Vipassana Meditation Retreats



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Vipassana Meditation

Vipassana means seeing things as they are. It’s one of the oldest meditation techniques in India. It was taught in India over 2500 years ago as a universal cure for universal problems, that is, as an art, the Art of Living.

Vipassana meditation retreat: An encounter with life

A Vipassana meditation retreat gives us the opportunity to deepen our understanding of this ancient technique with greater ease. It is well known that it is easier to meditate in a temple than in an office, or before going to a family gathering. Not surprisingly, in a temple everything is geared towards facilitating the practice. A temple offers optimal conditions for meditation. Conditions such as silence, fasting or semi-fasting, rest and vigil times consistent with our biorhythms or disconnection from social relations through technological devices allow us to avoid being distracted and help us to carry out the process of introspection that has led us there. But not all of us can go to a temple, and that is why we have chosen to recreate the same conditions in a Vipassana meditation retreat. These conditions together with proper guidance from someone who has deepened and integrated the practice will help us enormously, increasing our concentration and accelerating the learning process through which we integrate the meditation practice in order to bring it later into our daily lives. On the other hand, the extensive format of our Vipassana meditation retreat allows us to access states that are more difficult to achieve in shorter sessions. When you have been meditating for four, six, or eight days it is understandably easier to maintain focus, deepen your practice, and understand its benefits. If you want more information about a vipassana meditation retreat you can click here.

Vipassana Meditation: What is it?

Vipassana meditation, at over 2500 years old, is one of the oldest meditation techniques in India, and means “seeing things as they are”. To do this we must essentially learn to observe things, whether they are thoughts, sensations, actions, phenomena … On the other hand, besides paying attention to what is happening, we must do it from an equable and balanced attitude, that is without attachment or rejection of what we are witnessing. These two precepts are the key to the practice of vipassana meditation. For example, I am doing a muscle stretch, and I feel pain. If I observe it as it is, I will perceive a sensation, perhaps sharp, or warm, intense, or oppressive, but a sensation at the end of the day. The equable attitude consists in fact in observing that sensation without building a personal experience from it. This is what Gautama the Buddha meant when he said “pain is inevitable, suffering is optional. Vipassana meditation helps us to live our lives by observing pain without transforming it into suffering. This is what those who claim that Vipassana meditation is a method of self-purification through self-observation, through which we can know the truth, as it is, by direct observation. If you want to read more about Vipassana meditation here is a link to wikipedia.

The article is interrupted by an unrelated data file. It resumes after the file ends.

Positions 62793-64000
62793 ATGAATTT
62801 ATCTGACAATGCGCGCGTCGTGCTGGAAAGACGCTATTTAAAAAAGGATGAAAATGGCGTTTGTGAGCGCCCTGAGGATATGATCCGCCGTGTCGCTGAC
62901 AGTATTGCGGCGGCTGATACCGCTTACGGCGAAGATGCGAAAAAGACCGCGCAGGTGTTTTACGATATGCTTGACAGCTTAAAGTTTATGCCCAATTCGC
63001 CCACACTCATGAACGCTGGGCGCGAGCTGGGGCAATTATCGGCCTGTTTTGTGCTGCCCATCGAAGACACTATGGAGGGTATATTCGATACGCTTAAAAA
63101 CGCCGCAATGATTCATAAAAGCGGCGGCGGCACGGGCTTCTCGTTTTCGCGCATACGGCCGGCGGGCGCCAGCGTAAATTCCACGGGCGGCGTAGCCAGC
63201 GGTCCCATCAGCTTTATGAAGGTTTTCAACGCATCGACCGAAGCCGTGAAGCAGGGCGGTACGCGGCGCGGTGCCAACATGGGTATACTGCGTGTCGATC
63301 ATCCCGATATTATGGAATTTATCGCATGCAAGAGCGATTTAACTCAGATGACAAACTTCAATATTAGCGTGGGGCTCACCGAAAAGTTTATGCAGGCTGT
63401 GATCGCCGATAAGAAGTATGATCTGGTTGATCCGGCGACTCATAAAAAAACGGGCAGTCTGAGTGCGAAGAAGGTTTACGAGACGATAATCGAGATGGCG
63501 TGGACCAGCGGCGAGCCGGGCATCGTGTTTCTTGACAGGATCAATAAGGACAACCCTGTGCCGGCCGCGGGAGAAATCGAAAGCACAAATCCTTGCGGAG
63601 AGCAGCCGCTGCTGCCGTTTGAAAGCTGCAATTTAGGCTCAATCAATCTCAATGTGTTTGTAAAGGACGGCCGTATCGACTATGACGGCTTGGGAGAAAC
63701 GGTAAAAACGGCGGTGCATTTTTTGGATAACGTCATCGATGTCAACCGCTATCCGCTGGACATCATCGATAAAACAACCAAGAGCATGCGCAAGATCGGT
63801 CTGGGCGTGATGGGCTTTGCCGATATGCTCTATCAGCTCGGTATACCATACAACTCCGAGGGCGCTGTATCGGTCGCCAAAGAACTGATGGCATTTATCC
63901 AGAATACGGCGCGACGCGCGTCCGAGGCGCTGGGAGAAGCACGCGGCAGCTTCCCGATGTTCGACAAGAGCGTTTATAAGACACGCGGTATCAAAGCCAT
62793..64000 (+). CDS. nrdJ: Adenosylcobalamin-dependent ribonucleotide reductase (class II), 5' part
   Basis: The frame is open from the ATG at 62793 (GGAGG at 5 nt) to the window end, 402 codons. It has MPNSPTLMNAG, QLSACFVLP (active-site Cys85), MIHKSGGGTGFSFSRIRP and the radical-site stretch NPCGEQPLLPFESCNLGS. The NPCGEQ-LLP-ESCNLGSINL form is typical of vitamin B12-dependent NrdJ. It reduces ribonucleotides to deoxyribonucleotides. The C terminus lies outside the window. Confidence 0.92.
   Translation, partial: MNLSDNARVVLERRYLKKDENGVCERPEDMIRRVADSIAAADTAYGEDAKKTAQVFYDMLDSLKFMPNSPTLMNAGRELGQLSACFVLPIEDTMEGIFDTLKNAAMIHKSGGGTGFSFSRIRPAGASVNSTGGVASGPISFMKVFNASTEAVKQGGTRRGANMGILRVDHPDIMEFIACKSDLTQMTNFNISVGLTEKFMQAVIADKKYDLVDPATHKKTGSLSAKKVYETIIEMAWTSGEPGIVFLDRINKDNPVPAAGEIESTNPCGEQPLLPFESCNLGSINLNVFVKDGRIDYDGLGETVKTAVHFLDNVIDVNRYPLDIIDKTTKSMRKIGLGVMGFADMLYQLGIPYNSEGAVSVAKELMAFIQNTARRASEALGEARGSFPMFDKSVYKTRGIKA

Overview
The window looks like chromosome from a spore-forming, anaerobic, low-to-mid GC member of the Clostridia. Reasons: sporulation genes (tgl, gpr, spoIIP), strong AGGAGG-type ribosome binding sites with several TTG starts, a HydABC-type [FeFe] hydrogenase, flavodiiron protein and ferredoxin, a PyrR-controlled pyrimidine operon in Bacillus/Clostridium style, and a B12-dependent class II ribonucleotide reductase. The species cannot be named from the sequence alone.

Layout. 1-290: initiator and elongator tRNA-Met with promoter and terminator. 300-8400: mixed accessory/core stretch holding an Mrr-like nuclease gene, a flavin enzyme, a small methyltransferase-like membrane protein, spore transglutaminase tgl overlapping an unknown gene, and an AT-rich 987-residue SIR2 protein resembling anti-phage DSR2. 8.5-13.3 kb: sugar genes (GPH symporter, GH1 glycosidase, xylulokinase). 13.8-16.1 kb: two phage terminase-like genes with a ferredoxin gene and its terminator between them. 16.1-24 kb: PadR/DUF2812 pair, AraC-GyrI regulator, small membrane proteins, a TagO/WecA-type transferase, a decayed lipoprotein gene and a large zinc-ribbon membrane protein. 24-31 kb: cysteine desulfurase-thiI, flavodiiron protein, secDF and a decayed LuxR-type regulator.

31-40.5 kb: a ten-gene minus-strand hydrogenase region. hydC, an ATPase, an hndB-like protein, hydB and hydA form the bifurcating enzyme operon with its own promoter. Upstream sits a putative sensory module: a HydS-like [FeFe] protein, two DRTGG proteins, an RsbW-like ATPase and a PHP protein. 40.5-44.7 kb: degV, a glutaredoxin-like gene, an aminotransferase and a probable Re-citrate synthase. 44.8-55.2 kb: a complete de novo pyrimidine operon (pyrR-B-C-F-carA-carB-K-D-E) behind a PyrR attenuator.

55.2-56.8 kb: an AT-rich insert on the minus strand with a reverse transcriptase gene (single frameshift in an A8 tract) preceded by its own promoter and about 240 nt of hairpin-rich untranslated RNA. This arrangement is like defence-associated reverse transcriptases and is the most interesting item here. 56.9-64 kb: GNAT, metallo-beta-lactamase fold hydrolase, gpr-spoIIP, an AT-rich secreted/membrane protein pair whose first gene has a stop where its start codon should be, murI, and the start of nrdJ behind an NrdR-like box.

A Vipassana retreat is therefore an invitation to honest and deep contact with the truth, with what happens, with what is. It is devoid of showy or promising phenomena, it is not a recreational space or a leisure retreat, you will not find fireworks here. But in a Vipassana retreat you will find a suitable space to learn or deepen in a powerful method that transforms your life little by little, day by day. In a clear way you will be able to observe how it is easier and easier to relate in a more balanced and less suffering way with what happens in your life experience. A Vipassana retreat is a simple door, which can go very unnoticed, but which leads to the wonderful garden that is life when it is lived without control or effort, without strategy or psychological tension. When life is lived from intellectual simplicity, from gratitude and joy for the most insignificant thing, when one feels happy for the fact of being and witnessing everything that happens, life becomes something very kind, and not that it wasn’t before. Life is always kind, but the way we see it often makes it seem demonic. Direct observation – without judgment or attachment or aversion – helps us to understand the true nature of life. Deeply loving and kind. A Vipassana retreat is an encounter with discernment in which we naturally recognize the beauty and value of life.



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